Their warty bodies and tentacles also help them to mimic the rock faces and seaweed that they hide in. While these guys aren’t an extremely large species, they certainly aren’t small! They have a maximum body size of 60 to 80 cm and a massive tentacle span of up to 2 meters! On the underside of their body, directly below the head, octopus have a sharp beak, used to bite their prey and crack open hard shells.

Life Cycle, Reproduction, and Society

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Gloomy Octopus Activity Book

Gloomy Octopus Activity Book

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Octopus tend to be solitary animals that like to lurk inside their lairs during the day and come out at night to hunt. Crustaceans, like crabs and lobsters, make for a tasty octopus treat. Bivalves, like mussels and clams, are also a favourite. Gloomy octopus will even grab and munch down small fish if they can catch them. It is easy to spot an octopus lair (if you know what to look for!). Octopus create a fortress at the entrance by scattering the shells of their eaten prey outside of it.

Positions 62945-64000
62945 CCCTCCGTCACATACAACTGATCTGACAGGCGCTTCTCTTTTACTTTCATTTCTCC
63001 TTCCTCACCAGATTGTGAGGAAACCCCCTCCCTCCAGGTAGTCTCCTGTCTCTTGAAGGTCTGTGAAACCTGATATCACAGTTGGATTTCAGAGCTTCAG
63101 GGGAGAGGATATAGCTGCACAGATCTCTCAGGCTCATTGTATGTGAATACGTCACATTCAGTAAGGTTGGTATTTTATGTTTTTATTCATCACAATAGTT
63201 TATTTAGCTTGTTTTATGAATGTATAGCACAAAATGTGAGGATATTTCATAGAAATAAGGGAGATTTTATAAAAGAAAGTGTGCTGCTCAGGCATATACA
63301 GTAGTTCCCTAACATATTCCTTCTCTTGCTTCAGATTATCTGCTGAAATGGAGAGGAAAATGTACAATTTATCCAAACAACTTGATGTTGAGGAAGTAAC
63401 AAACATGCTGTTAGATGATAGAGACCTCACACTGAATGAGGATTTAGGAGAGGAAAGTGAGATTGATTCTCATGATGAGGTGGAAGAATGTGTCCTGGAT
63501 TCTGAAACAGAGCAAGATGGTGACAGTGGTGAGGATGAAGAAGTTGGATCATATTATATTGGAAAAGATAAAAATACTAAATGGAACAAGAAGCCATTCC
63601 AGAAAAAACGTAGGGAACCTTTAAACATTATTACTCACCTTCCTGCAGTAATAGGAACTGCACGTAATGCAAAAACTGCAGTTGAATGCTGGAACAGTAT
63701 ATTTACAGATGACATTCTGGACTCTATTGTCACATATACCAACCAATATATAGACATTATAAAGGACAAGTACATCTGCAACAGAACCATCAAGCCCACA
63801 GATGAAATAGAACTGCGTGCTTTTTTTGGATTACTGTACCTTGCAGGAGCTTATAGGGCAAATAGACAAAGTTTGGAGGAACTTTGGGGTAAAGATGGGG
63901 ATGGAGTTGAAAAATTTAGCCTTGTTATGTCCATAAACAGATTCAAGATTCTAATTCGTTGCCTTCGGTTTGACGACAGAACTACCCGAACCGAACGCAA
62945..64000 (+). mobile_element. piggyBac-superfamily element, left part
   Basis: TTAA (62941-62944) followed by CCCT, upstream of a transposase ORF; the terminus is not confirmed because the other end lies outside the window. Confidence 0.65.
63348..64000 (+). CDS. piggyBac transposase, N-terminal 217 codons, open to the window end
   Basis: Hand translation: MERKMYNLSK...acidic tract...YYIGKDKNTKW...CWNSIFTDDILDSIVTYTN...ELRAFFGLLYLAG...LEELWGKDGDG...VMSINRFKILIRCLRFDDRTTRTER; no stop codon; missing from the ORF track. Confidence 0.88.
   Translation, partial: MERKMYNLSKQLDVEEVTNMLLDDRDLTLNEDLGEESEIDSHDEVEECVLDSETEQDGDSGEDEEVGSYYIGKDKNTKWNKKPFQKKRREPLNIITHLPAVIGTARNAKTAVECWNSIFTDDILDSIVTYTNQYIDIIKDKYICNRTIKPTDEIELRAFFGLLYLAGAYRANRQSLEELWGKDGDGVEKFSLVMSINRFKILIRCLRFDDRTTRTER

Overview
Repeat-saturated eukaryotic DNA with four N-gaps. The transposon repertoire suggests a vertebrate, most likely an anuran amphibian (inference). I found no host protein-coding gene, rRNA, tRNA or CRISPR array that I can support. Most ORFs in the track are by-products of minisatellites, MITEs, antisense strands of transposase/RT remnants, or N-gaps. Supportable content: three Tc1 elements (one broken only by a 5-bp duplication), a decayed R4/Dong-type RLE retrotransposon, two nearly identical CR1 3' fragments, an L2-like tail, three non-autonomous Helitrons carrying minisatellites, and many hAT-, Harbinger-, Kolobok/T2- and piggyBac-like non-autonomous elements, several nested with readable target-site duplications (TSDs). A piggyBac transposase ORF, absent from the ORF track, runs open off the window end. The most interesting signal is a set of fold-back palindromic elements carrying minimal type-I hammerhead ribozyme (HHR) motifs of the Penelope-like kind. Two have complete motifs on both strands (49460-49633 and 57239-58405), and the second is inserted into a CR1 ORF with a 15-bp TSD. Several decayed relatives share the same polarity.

When the octopus is fully grown, they find another octopus to breed with. The mother octopus lays up to 15,000 eggs on a rock where they will remain under her watchful eyes until they hatch. The mumma octopus is the ultimate giver, she guards and watches over her eggs until they hatch. During this time, she will not even hunt and eat! Instead, she remains close and gently wafts fresh water over the eggs to facilitate oxygenation and prevent any algae from growing on the eggs.